∴ Number of cards exchanged = 45 × 2 = 90.

Hence, option (a).

Workspace:

**CRE 1 - Basics | Modern Math - Permutation & Combination**

In how many ways can a student answer 5 multiple choice questions, each containing 4 answer options, at random? Assume that answering a question entail marking one of the 4 answer choices.

- A.
4

^{5} - B.
5

^{5} - C.
5

^{4}

Answer: Option C

**Explanation** :

We have to answer all the 5 questions.

Number of ways of answer a question is 4. (each question has 4 answer options)

∴ Number of ways of answering 5 questions is 5^{4}.

Hence, option (c).

Workspace:

**CRE 1 - Basics | Modern Math - Permutation & Combination**

In how many ways can a student answer at least 1 out of 6 multiple choice questions, each containing 5 answer options, at random? Assume that answering a question entail marking one of the 5 answer choices.

- A.
5

^{6}- 1 - B.
6

^{6}- 1 - C.
6

^{6} - D.
None of these

Answer: Option B

**Explanation** :

We have to answer at least 1 question.

Number of ways of answer / not answering a question is 6. (each question has 5 answer options + 1 way is not answering the question)

∴ Total Number of ways of answering / not answering 6 questions is 6^{6}.

Now out of all these 6^{6} possibilities, there would be 1 possibility where no answer is marked. Hence, we will have to subtract this possibility.

∴ Number of ways of answering at least 1 question = 6^{6} – 1.

Hence, option (b).

Workspace:

**CRE 1 - Basics | Modern Math - Permutation & Combination**

Find the number of ways in which 5 boys & 5 girls can be seated in a row such that no two boys are seated together.

Answer: 216000

**Explanation** :

Since no two boys should be together, we first make all 5 girls sit in a row in 5! = 120 ways.

| G | G | G | G | G |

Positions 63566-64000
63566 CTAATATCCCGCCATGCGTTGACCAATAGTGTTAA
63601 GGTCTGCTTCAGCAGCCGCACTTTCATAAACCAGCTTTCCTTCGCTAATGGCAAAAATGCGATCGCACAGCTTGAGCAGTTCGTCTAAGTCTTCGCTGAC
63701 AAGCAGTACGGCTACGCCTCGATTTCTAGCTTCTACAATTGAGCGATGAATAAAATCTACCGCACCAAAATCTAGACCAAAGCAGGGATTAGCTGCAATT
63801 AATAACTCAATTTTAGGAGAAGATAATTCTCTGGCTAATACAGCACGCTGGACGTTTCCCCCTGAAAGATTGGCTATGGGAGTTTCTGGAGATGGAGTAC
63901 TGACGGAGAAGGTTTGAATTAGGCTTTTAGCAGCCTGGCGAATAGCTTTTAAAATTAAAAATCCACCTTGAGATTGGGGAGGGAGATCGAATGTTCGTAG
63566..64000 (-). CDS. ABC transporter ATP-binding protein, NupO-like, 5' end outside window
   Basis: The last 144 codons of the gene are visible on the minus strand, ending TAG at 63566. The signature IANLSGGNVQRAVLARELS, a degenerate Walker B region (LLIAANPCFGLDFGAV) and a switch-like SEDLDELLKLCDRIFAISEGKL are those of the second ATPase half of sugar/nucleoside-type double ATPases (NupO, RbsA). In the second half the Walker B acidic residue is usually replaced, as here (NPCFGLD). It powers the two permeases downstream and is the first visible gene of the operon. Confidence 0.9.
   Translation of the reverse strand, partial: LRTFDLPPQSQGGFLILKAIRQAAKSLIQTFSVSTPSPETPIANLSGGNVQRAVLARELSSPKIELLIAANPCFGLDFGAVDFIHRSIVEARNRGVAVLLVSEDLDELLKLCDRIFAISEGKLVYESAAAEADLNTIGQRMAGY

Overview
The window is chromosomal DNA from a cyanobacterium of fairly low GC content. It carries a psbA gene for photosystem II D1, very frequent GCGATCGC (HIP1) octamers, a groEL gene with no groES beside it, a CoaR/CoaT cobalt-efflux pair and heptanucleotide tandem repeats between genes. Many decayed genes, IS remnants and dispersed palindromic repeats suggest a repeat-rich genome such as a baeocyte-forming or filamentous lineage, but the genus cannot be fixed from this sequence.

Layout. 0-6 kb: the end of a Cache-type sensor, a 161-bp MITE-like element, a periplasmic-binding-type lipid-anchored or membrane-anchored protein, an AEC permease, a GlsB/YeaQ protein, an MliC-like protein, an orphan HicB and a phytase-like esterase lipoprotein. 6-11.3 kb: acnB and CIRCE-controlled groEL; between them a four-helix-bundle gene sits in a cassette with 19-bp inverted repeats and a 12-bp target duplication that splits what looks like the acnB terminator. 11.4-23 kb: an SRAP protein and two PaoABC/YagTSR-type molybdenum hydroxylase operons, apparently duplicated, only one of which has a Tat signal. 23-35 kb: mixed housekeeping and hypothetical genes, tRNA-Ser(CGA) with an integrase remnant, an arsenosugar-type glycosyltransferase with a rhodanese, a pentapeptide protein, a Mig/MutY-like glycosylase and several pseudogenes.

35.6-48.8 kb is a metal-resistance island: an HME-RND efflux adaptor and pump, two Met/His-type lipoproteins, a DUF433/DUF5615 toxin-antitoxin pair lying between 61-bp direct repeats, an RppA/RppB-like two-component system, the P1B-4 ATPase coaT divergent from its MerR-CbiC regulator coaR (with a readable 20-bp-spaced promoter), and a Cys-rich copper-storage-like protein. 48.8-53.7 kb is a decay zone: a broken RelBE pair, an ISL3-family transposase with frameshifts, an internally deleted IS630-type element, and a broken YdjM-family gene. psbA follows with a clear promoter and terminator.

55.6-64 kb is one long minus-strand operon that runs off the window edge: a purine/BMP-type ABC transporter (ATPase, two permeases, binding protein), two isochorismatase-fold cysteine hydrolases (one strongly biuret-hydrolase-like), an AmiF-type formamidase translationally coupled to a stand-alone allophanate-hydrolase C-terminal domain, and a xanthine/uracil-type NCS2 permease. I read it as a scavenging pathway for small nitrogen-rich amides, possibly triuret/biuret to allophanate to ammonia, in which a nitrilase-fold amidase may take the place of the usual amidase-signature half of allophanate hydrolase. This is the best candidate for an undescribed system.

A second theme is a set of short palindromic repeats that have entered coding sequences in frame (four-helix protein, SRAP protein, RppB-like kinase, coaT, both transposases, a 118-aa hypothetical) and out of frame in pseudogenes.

Now, we have 6 places where boys can be seated.

We first select 5 places out of these 6 = ^{6}C_{2} = 15 ways.

now, arrange 5 boys in these 5 places = 5! = 120 ways,

∴ Total number of ways of seating boys in between girls = 15 × 120 = 1800 ways.

∴ Number of ways in which 5 boys & 5 girls can be seated in a row such that no two boys are seated together = 120 × 1800 = 216000.

Hence, 216000.

Workspace:

**CRE 1 - Basics | Modern Math - Permutation & Combination**

Find the number of ways in which 5 boys & 5 girls can be seated in a row such that all the boys are never together.

- A.
10! – 5!

- B.
10! - 6! × 5!

- C.
12! – 6!

- D.
None of these

Answer: Option B

**Explanation** :

Total number of ways of arranging these 10 people = 10!

Now let’s find out the number of ways when all boys are together.

Let’s call the group of 5 boys as X.

There will be 5! ways X can be grouped.

For each of these groups of boys, we now have 5 girls and X, i.e., 6 people to be arranged. This can be done in 6! ways.

∴ Number of ways when all boys are together = 6! × 5!.

∴ Number of ways in which 5 boys & 5 girls can be seated in a row such that all the boys are never together = 10! - 6! × 5!

Hence, option (b).